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Coal-a clean fuel?

  1. Nov 6, 2007 #1
    Coal- clean? or dirty?

    Hello everyone
    I have received a termproject regarding energy myths
    and my topic is this:

    Can coal be as clean as other fuels?

    I personally would say yes but I need some good replies from
    you guys for this survey...either the eco side or the capitalist side

    Thanks for the help~
     
    Last edited: Nov 6, 2007
  2. jcsd
  3. Nov 6, 2007 #2
    You would have to set up some qualifications for how you judge "clean" and which fuels you compare to. I can tell you that our experience here in Pittsburgh (where we have probably burned as much coal as anywhere in the world) is that it is dirty.
     
  4. Nov 6, 2007 #3

    russ_watters

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    Welcome to PF.

    The first thing you need to do is define the term "clean coal".
    http://en.wikipedia.org/wiki/Clean_coal

    The definition pretty much determines the answer to the question. It most certainly does make economic and environmental sense to remove impurities from coal and ensure its combustion contains as much CO2 and as little of anything else as possible. Actually capturing and somehow getting rid of the carbon dioxide itself may not even be possible, much less viable.
     
  5. Nov 6, 2007 #4
    thanks for the welcome and
    yea i should've put up some qualifications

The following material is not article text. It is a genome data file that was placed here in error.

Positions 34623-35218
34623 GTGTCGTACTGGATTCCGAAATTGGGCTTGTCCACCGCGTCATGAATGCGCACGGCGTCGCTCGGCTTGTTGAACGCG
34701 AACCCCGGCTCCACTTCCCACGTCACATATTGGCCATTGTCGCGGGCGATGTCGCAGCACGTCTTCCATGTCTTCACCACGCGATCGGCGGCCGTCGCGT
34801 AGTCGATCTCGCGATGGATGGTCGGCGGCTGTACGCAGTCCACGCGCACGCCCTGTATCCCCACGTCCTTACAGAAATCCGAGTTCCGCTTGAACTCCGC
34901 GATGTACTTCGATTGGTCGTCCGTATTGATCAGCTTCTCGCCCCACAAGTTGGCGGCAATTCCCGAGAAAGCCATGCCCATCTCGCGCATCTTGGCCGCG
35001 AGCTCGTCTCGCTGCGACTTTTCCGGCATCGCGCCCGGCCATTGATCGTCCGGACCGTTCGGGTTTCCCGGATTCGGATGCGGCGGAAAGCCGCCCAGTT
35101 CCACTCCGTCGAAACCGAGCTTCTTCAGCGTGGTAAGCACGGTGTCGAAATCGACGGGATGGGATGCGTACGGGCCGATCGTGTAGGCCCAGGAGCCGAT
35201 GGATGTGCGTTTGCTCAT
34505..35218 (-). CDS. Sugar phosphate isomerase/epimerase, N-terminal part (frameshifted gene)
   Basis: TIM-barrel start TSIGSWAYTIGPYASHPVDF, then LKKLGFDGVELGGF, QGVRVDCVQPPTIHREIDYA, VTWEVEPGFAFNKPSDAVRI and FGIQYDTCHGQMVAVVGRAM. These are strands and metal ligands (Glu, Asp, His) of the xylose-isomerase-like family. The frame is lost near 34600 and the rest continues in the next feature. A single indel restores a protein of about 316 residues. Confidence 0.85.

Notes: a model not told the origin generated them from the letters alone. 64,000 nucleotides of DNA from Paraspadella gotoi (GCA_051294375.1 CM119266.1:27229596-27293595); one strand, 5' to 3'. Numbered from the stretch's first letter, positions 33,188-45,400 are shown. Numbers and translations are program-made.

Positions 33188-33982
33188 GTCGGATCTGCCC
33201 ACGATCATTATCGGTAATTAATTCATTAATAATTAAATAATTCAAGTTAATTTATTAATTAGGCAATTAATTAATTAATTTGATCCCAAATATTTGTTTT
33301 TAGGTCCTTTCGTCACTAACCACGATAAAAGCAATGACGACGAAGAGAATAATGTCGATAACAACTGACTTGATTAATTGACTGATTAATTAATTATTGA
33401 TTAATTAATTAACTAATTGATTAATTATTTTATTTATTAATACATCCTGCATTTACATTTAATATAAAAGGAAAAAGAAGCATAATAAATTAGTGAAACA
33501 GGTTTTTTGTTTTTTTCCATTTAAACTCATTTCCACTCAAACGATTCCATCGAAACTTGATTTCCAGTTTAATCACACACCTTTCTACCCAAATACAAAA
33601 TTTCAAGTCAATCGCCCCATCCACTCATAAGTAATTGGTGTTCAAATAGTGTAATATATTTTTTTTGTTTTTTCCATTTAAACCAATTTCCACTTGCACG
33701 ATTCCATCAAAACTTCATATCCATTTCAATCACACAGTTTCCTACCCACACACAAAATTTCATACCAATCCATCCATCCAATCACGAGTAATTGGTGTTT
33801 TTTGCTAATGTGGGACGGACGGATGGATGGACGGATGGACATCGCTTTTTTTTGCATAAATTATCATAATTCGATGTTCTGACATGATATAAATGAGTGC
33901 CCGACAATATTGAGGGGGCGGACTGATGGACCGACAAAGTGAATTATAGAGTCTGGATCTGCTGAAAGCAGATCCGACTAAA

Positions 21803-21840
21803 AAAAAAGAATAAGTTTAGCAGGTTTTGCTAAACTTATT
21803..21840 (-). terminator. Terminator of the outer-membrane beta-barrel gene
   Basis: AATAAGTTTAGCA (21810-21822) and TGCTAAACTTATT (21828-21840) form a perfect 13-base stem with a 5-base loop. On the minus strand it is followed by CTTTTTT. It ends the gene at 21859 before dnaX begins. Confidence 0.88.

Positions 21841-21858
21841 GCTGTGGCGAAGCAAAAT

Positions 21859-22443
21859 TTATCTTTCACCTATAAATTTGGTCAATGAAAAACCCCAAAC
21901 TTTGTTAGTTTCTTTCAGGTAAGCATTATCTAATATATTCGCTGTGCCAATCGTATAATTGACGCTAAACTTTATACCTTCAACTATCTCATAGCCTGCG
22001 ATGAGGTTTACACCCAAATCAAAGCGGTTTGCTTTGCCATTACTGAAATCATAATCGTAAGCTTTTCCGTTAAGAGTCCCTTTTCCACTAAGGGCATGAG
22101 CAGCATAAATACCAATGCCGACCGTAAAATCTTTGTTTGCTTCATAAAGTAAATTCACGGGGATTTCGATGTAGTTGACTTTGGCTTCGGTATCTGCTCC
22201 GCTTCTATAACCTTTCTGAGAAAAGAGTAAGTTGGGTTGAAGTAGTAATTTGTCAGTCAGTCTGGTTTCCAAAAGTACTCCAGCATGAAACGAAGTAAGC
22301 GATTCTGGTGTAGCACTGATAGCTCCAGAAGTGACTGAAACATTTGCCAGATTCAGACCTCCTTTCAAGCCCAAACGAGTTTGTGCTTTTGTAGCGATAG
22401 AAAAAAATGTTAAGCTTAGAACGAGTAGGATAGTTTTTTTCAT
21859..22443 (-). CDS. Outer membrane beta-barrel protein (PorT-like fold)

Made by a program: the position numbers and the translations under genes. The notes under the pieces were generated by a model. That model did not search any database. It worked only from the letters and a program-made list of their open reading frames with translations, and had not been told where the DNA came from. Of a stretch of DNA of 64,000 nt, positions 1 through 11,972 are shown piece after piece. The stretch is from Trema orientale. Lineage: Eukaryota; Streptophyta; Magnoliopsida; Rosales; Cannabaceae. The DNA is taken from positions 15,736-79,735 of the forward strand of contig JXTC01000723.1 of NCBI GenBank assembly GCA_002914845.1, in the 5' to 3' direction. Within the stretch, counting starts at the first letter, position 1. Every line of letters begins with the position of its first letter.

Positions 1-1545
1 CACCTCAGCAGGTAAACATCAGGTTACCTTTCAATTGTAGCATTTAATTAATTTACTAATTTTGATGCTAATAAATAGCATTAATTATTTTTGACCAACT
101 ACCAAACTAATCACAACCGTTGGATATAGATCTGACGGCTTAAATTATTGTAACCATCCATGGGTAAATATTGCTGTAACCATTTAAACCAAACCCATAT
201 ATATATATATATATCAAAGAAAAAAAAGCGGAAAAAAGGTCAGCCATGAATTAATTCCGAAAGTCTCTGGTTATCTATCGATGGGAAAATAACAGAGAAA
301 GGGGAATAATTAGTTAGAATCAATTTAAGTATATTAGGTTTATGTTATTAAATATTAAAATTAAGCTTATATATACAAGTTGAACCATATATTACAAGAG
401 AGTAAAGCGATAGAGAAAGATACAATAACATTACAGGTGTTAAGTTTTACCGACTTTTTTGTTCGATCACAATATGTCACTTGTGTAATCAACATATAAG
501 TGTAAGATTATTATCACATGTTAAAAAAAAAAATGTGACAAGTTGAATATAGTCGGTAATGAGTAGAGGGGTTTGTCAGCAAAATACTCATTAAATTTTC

but in this case, there are none- just coal itself--
    its asking could it be clean or not?
    I need a variety of answers for the survey
    ANY answer or explainations on what you think would be great
     
    Last edited: Nov 6, 2007
  6. Nov 6, 2007 #5
    Exactly. When the industry says "clean coal" they basically just mean that it doesn't cause smog and acid rain (it releases less unburned particles and sulphur than the "dirty" coal stations do).

    But it's still just as bad for global warming (since you're still pumping CO2 from a fossil source into the atmosphere). In theory this could be addressed using coal power plants with "carbon sequestration" (basically zero atmospheric emissions of any type), but of course that would be incredibly expensive (uncompetitive) and produce immense quantities of waste (to be stored forever).

    Compared to renewable sources at the moment, the "clean coal" may be bad for the environment but ignoring that it is still cheaper and (importantly) available to be used on demand.

    Compared to nuclear sources.. both produce radioactive waste, but normal coal stations just disperse this into the atmosphere whereas nuclear plants can very easily store their small amount of waste. Which to choose depends on whether you include the environmental costs and on the price of public perceptions.
     
  7. Nov 6, 2007 #6
    Thanks for the replies~
    Could you guys also have the source if you searched for it?
    Thanks~
     
  8. Nov 7, 2007 #7
    Compared to other hydrocarbons, coal combustion gives off the most CO2 and you know it's the main green-house gas.
     
  9. Nov 7, 2007 #8

    Astronuc